This excellently curated exhibition on Troy at the British Museum in London takes visitors on a journey spanning thousands of years. There’s plenty for history geeks who want to know more about the real Trojan War (if such a war really did take place), but for art lovers too there’s much to feast the eyes on.
Unsurprisingly for an exhibition about the ancient world, there is pottery aplenty, such as this dramatic example. It’s astonishing to look at a work that is half a century older than Christ, depicting an image which is simultaneously historical and distressingly modern in its representation of male violence against a woman. If you’re squeamish about death and fighting, this exhibition probably isn’t for you: It is, after all, about one of the most infamous wars in history, or perhaps, myth.
Ancient poet Homer deservedly plays a central role in the exhibition, since without his Iliad and Odyssey, the Trojan War might have been forgotten. Visitors even have the chance to listen to extracts from these epic poems in the original Greek, and quotations are dotted around the atmospherically-lit exhibition.
The centrepiece is this stunning statue of Achilles in his death throes, which was commissioned in the 19th century by the sixth Duke of Devonshire. It was displayed in Chatsworth House, Devonshire, England, indicating the enduring fascination the Trojan War and its protagonists held right into the modern era, even on this rainy island far from the northwest of Turkey where the real Troy was likely situated.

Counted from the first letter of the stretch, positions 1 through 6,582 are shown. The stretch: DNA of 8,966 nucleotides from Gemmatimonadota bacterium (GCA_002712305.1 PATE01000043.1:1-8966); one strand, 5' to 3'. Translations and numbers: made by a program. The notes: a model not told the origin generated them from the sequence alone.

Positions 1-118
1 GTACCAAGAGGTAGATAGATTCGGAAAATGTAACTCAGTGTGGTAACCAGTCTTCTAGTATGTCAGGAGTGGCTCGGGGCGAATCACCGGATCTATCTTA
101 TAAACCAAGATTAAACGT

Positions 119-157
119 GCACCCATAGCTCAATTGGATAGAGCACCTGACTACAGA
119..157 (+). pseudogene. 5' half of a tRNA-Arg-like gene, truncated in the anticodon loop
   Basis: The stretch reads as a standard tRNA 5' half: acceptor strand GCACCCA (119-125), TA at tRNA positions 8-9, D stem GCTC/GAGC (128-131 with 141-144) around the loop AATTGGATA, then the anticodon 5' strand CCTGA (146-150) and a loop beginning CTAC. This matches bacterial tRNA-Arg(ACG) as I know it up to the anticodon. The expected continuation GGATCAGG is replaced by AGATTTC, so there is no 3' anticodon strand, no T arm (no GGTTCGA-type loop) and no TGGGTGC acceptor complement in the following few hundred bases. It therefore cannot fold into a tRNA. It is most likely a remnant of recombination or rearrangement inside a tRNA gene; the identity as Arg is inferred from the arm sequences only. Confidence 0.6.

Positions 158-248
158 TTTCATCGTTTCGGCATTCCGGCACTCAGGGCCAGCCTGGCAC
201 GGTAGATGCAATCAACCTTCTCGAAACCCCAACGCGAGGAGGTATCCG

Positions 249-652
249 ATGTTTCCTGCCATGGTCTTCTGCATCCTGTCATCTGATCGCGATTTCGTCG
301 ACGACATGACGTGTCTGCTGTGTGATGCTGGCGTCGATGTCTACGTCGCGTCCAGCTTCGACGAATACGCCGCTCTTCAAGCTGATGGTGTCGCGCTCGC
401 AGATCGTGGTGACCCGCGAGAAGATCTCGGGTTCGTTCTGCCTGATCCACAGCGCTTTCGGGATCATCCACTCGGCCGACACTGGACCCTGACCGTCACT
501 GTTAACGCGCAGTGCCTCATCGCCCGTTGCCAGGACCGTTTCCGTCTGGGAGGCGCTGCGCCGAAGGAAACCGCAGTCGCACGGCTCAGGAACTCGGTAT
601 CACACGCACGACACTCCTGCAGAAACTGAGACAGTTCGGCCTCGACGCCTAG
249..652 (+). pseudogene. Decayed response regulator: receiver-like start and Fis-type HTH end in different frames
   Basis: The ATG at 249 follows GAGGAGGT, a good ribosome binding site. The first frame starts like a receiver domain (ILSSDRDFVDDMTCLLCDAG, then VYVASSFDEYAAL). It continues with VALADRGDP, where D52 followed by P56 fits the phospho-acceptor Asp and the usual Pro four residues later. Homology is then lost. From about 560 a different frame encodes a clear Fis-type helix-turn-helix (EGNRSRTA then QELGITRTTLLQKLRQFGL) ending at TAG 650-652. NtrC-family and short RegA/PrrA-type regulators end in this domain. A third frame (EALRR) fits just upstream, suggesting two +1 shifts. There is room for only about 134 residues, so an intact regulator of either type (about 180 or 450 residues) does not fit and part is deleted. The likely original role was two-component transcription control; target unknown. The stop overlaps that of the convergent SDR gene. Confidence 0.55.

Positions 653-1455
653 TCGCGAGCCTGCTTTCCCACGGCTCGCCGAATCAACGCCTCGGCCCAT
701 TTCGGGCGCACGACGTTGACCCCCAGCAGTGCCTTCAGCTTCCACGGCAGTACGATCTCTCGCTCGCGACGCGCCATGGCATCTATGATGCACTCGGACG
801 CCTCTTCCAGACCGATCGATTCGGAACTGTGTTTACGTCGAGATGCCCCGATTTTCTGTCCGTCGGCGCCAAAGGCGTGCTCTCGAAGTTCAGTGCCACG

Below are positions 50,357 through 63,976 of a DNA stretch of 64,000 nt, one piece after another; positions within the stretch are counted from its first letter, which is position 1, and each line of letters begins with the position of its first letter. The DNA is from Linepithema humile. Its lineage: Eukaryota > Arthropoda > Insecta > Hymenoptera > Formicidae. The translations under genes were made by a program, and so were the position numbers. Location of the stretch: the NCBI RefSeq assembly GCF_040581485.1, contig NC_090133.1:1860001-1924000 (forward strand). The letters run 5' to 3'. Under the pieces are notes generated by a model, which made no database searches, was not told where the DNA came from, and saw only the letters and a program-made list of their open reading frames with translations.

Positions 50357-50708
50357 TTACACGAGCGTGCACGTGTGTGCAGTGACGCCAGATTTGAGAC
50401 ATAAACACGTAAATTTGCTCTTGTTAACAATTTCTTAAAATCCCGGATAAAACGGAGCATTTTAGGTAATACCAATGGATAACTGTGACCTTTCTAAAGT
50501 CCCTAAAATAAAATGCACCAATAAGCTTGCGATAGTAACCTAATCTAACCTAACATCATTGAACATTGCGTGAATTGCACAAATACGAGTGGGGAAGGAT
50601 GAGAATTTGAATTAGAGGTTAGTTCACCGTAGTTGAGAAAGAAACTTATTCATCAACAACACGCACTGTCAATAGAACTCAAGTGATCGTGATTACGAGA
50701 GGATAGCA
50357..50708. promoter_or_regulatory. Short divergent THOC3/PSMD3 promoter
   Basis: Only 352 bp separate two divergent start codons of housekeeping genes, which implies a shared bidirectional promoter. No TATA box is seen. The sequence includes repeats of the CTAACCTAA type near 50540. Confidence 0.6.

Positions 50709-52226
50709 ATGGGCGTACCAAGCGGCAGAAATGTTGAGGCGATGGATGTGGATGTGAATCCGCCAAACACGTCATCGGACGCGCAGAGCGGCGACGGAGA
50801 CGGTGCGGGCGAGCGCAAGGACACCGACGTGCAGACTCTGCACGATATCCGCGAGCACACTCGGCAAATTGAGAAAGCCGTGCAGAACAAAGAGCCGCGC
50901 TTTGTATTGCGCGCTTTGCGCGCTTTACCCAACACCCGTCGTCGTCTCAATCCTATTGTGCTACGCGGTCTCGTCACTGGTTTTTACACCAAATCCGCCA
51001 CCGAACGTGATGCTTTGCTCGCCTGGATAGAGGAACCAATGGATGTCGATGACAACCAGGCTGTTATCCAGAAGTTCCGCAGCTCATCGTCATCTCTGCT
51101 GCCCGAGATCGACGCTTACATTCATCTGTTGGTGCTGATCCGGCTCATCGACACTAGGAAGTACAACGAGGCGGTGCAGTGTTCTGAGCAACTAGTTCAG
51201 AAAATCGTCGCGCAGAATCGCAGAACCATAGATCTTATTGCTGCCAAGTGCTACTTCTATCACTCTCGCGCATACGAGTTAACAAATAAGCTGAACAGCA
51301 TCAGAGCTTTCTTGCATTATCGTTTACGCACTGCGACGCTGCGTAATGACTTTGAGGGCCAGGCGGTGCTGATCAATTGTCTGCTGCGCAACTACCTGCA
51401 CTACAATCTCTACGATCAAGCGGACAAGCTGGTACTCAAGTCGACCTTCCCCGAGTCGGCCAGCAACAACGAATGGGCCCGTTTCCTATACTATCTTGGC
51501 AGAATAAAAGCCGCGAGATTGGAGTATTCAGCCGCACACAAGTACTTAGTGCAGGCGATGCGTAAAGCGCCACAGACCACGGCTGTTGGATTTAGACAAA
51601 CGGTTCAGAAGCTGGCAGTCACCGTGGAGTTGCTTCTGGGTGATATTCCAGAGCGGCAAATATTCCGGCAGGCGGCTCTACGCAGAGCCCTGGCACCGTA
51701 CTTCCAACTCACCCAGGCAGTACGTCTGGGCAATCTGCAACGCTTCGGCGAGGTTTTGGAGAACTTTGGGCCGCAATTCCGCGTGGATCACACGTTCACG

The works on display in the exhibition go right up to the 20th and 21st centuries, such as this intriguing painting by Romare Bearden, an African-American artist who relocated Odysseus’ travels to the Caribbean and Africa. This is just one of many examples of how this ancient story has been reimagined and reappropriated over the ages. New Zealand artist Marian Maguire provides a new interpretation in her lithograph Te Whiti and Titokowaru Discuss the Question, ‘What is Peace?’
The only problem with this otherwise flawless exhibition, which costs around £20, is its status as a ‘BP exhibition’. Unlike the Tate and the Royal Shakespeare Company, both of which recently cut their ties with the multinational oil and gas firm, the British Museum – like the National Portrait Gallery and other British institutions – continues to accept money from British Petroleum, even at a time of rising anxiety about the escalating climate crisis – a phenomenon the British Museum itself will address in an upcoming exhibition.
Whilst the exhibition ‘Troy: Myth and Reality‘ commendably critiques the futility of war, the British Museum also needs to condemn BPs exploitation of the natural world. This isn’t to say that you should avoid the exhibition, which runs until March 8th, but perhaps, if you’re concerned about the British Museum’s links to BP, you can mention this to staff when you visit.
Also on display at the British Museum until January 26th is an engrossing exhibition on how the Islamic world influenced Western art.
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